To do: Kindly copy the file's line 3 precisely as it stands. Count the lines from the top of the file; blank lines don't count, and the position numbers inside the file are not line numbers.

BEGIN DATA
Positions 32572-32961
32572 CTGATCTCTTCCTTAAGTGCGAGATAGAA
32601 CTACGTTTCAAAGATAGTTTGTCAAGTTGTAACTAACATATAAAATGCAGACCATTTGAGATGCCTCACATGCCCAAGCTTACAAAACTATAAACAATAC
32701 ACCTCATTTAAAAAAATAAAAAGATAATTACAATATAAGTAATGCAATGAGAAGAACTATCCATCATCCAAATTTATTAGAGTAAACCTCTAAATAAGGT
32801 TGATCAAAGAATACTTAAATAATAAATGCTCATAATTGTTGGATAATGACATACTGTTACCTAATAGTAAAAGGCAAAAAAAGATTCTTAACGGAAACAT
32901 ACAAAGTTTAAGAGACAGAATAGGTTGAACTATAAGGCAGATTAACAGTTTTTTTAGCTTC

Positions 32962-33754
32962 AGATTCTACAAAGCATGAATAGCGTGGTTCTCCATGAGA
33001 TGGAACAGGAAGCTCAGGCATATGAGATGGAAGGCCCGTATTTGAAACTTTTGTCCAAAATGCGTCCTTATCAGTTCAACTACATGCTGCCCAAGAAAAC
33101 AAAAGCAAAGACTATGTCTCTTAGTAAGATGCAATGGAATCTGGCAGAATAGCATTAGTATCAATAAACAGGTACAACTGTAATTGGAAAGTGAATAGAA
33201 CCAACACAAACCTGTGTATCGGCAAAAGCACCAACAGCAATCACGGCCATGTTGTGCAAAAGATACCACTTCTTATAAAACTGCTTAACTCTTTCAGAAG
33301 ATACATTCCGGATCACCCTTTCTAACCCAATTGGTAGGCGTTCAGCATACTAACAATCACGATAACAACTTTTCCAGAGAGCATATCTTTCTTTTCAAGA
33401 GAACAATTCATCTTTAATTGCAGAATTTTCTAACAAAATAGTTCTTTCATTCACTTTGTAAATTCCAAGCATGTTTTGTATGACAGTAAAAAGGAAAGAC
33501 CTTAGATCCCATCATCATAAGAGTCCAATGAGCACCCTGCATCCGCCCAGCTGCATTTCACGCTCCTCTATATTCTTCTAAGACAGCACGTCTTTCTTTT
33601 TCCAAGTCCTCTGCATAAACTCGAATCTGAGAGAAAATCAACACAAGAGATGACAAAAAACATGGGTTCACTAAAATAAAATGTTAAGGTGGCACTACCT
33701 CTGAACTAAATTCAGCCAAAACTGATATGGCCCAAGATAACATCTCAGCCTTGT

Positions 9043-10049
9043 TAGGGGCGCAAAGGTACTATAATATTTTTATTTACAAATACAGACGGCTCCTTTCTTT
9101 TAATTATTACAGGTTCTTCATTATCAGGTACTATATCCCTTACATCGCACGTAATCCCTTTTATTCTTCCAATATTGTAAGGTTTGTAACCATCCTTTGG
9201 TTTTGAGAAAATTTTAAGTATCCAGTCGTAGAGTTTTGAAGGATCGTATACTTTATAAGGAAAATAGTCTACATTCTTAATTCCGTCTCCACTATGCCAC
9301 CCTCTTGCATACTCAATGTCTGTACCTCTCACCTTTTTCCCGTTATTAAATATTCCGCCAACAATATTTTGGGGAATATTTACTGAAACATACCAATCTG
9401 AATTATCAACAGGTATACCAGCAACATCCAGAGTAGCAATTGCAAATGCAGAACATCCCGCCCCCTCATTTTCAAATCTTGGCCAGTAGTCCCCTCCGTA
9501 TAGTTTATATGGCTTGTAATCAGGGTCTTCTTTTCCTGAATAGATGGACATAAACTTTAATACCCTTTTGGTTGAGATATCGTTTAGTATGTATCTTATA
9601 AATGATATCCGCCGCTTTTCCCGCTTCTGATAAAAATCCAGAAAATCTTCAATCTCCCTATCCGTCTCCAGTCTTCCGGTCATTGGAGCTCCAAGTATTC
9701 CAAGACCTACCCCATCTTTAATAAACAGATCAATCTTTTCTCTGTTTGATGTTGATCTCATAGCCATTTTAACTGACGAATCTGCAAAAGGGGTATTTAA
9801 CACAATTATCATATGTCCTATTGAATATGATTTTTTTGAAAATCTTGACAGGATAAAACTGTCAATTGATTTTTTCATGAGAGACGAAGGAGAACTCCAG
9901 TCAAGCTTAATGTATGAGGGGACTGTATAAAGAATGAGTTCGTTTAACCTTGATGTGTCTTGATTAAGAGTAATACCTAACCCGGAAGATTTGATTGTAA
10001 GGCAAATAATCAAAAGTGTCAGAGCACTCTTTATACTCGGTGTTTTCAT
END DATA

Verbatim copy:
32601 CTACGTTTCAAAGATAGTTTGTCAAGTTGTAACTAACATATAAAATGCAGACCATTTGAGATGCCTCACATGCCCAAGCTTACAAAACTATAAACAATAC